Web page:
But. There is the small lie, what behavioral scientist Wendy Gamble of the University of Arizona calls pro-social lying: lying to protect or help someone. And right next door to this is the other kind of not-bad lying: self-enhancement—lying to avoid embarrassment or punishment, not intended to hurt anyone else. If you are Immanuel Kant or Sissela Bok, both of whom know something about lying, every kind of lying erodes society because it means that one does not treat others as one wishes to be treated, i.e., without deception. On the other hand, Kant was the kind of guy who really felt that if a murderer came to your house demanding to know where your sister was, you should tell him the truth, thus serving the higher moral good of truth. I am glad that Immanuel Kant does not live in my neighborhood. Sissela Bok, on the other hand, would seem to be a pretty great addition to the neighborhood: elegant and, while fiercely moral, reasonably attentive to the practical. (And her writings about the dangers of exposing children to violence as entertainment will make you think twice about letting them watch anything except National Velvet and SpongeBob SquarePants.) Sissela Bok—unlike most women I know—would not even stoop to the white lie.
I am not opposed to white lies. I was raised by a woman who routinely said "Oh, I'd love to" when she didn't, and "Oh, I can't possibly" when she could. Colds, flat tires, sudden headaches, and sick children were regarded by my mother (and now, I'm sort of sorry to say, by me) as necessary moral speed bumps that made it possible to navigate social life. My father was the kind of guy who routinely told the truth ("Yes, that makes you look fat." "No, I don't give a damn." "No, you're not mistaken; you're an idiot"), not out of high moral principle but because it suited him; tact and the kindly gloss did not. He didn't have many friends, but people asked his advice in professional matters—because of that famous bluntness. And I seem to have wound up with my father's inclination to tell the truth and my mother's wish not to hurt people's feelings. Sometimes this leaves me stammering. And it has made me a great admirer of Judy Garland not only for her spectacular talent but also because after she saw a friend in a terrible play, she is supposed to have come into her friend's dressing room smiling, and said—without resorting to even the whitest lie—"How do you do it, my dear, night after night?"
I am not a Buddhist. I don't even feel comfortable asserting that. It's like saying, "I'm not a supermodel," suggesting that although you might have mistaken me for one because of some obvious points of similarity, I want you to know that I am actually not one. Certainly, I am no further from being a Buddhist than I am from being a supermodel. But I know a good idea when I hear one. Of course, the first time I heard this, I thought not "Good idea," but "My God, I will never be able to speak again." I was able to edge up on it by thinking about what good advice it would be for the people I saw in my psychotherapy practice. I thought about what good advice it was for my sister, too. And it wasn't too late to suggest it to my mother, either. And at some point—maybe when a friend asked me if I thought her husband was cheating on her (I did and he was) or when another asked me if I thought she was the best candidate for a certain job (I thought she wasn't, but she got it anyway and I was glad)—I started taking my remarks through those three arches. I do see them as these glimmering arches in a flat, desertlike landscape; I see my remarks as a rather tattered caravan: the not unkind, possibly necessary truths in front, looking good; the unkind truths next, trying to look better than they are, moral banners flying; and the kind, possibly necessary but definitely not true ("Yes, honey, I think if you practice every day, you could be the best trombonist in the sixth grade") bringing up the rear, hopeful and worthy of consideration.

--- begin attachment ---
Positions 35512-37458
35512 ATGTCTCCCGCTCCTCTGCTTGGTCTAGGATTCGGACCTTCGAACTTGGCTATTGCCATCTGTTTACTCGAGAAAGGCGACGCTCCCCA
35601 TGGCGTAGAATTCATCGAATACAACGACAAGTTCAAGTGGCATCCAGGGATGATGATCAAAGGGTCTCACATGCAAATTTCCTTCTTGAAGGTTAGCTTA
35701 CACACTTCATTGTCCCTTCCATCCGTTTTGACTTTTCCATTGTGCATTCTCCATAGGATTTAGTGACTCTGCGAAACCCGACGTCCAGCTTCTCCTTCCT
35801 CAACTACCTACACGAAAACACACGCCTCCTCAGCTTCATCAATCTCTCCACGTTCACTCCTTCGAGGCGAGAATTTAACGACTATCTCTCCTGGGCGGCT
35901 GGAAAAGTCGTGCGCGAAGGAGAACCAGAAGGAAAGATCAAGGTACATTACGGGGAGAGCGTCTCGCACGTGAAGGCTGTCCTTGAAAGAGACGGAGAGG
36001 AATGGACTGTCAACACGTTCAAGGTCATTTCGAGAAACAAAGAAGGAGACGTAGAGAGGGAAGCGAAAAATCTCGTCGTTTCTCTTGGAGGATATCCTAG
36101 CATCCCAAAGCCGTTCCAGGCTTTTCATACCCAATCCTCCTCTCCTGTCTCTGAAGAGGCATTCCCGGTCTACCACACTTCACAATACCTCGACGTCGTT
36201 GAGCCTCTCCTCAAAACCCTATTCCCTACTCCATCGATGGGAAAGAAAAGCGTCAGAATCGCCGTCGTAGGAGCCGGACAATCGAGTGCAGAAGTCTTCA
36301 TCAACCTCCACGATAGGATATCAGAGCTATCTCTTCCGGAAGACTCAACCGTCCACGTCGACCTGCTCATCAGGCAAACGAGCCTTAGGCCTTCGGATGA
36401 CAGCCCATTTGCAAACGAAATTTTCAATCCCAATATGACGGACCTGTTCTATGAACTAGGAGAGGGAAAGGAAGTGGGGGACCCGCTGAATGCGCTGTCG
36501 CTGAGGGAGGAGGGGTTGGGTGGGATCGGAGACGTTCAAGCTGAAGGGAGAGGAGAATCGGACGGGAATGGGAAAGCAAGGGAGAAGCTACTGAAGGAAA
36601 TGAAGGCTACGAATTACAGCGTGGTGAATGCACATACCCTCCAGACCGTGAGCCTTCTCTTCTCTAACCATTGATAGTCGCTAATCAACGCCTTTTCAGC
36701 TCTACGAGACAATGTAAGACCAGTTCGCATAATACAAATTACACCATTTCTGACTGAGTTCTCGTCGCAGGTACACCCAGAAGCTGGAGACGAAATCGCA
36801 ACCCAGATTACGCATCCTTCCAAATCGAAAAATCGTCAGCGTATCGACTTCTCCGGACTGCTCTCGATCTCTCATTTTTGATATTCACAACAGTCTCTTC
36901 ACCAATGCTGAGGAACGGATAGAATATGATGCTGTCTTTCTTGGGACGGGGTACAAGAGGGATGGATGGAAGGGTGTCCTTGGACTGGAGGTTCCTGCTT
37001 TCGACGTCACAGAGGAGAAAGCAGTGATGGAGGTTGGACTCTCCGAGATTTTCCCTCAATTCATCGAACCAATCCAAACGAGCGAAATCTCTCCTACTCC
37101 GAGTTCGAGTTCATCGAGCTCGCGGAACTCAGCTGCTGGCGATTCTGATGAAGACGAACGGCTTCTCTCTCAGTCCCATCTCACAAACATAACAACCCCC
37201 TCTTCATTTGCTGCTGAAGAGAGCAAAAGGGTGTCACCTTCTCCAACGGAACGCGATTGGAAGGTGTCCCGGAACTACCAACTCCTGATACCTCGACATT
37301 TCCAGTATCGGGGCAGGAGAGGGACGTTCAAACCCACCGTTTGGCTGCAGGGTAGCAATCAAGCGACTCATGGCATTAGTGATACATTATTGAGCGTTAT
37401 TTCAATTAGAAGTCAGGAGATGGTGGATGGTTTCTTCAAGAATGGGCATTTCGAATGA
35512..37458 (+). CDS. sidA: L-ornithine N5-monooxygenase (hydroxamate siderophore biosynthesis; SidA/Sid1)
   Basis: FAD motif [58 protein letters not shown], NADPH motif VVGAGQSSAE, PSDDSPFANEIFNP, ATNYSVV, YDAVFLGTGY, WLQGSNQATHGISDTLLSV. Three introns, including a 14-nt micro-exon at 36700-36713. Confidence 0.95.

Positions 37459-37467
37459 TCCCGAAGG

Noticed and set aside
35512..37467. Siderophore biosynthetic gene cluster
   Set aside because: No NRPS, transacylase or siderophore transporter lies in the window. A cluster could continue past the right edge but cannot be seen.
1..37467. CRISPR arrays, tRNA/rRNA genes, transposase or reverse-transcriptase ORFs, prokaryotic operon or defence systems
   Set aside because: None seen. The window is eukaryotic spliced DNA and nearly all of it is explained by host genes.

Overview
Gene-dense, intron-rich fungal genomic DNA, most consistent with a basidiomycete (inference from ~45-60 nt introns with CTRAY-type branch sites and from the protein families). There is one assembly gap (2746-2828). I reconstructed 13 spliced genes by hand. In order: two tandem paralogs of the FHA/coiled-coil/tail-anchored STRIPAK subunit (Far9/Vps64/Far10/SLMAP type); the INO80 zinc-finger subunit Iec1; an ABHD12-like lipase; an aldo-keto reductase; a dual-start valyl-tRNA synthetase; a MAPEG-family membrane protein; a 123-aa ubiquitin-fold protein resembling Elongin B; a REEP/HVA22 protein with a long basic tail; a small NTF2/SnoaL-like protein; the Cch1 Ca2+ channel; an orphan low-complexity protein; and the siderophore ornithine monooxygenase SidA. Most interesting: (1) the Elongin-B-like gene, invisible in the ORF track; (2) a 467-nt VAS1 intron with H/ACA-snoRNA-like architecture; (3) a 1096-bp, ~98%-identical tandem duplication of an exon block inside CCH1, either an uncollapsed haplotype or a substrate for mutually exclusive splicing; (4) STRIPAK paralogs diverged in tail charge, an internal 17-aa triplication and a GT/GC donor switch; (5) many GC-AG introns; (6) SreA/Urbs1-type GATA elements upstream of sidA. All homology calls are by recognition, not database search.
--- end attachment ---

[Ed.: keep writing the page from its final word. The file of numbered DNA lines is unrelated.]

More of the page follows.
The arches now save me a lot of time, and they make some sentences completely impossible. I have also decided, in the interest of continuing to be who I am and to have a life, to allow myself to shoot for two out of three. Even this helps. The merely true ("If you and I were the last man and woman on earth, the human race would die out") can't even get to first base. It means I have to take a look at the kind, to make sure that it's useful or true, too, and that I'm not just lobbing a big gumdrop ("Oh, I had no idea you were so gentle and modest, Mr. Trump!") to suck up or make myself look good. I have to keep in mind that manipulation is not a necessity, unless you choose to live your life like you're a reality-TV contestant, in which case, what the hell do you care for kind or true? Even useful turns out to require some real thought. (Useful to whom?)
Mark Twain wrote in "On the Decay of the Art of Lying": "An injurious truth has no merit over an injurious lie. Neither should ever be uttered." Let us have less of Kant, more of Twain, and put absolutely useful first, kindness second, and let truth show a respectable third.
Amy Bloom, a regular contributor to O, is the author of Where the God of Love Hangs Out (Random House).
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